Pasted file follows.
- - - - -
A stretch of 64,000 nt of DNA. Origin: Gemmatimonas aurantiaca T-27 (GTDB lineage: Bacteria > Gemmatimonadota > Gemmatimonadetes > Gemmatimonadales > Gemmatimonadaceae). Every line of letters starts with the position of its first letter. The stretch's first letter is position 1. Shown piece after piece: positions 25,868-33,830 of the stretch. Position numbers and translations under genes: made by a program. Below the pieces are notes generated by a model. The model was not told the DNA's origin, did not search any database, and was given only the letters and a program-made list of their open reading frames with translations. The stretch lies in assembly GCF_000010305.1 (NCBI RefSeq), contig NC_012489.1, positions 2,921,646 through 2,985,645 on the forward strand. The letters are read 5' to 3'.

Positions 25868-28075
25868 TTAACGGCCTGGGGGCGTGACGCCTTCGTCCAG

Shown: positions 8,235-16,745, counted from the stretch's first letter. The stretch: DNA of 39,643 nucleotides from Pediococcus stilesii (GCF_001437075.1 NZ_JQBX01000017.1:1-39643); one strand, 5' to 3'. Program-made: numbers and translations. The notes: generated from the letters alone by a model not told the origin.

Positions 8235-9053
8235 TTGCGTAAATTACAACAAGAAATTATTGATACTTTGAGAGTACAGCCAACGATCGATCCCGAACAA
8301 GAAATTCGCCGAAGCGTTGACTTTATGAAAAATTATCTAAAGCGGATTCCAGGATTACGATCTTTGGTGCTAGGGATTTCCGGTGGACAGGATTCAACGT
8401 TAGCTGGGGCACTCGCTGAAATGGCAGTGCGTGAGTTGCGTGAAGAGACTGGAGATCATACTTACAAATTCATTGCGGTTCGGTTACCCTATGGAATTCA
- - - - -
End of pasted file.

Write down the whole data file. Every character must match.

A stretch of 64,000 nt of DNA. Origin: Gemmatimonas aurantiaca T-27 (GTDB lineage: Bacteria > Gemmatimonadota > Gemmatimonadetes > Gemmatimonadales > Gemmatimonadaceae). Every line of letters starts with the position of its first letter. The stretch's first letter is position 1. Shown piece after piece: positions 25,868-33,830 of the stretch. Position numbers and translations under genes: made by a program. Below the pieces are notes generated by a model. The model was not told the DNA's origin, did not search any database, and was given only the letters and a program-made list of their open reading frames with translations. The stretch lies in assembly GCF_000010305.1 (NCBI RefSeq), contig NC_012489.1, positions 2,921,646 through 2,985,645 on the forward strand. The letters are read 5' to 3'.

Positions 25868-28075
25868 TTAACGGCCTGGGGGCGTGACGCCTTCGTCCAG

Shown: positions 8,235-16,745, counted from the stretch's first letter. The stretch: DNA of 39,643 nucleotides from Pediococcus stilesii (GCF_001437075.1 NZ_JQBX01000017.1:1-39643); one strand, 5' to 3'. Program-made: numbers and translations. The notes: generated from the letters alone by a model not told the origin.

Positions 8235-9053
8235 TTGCGTAAATTACAACAAGAAATTATTGATACTTTGAGAGTACAGCCAACGATCGATCCCGAACAA
8301 GAAATTCGCCGAAGCGTTGACTTTATGAAAAATTATCTAAAGCGGATTCCAGGATTACGATCTTTGGTGCTAGGGATTTCCGGTGGACAGGATTCAACGT
8401 TAGCTGGGGCACTCGCTGAAATGGCAGTGCGTGAGTTGCGTGAAGAGACTGGAGATCATACTTACAAATTCATTGCGGTTCGGTTACCCTATGGAATTCA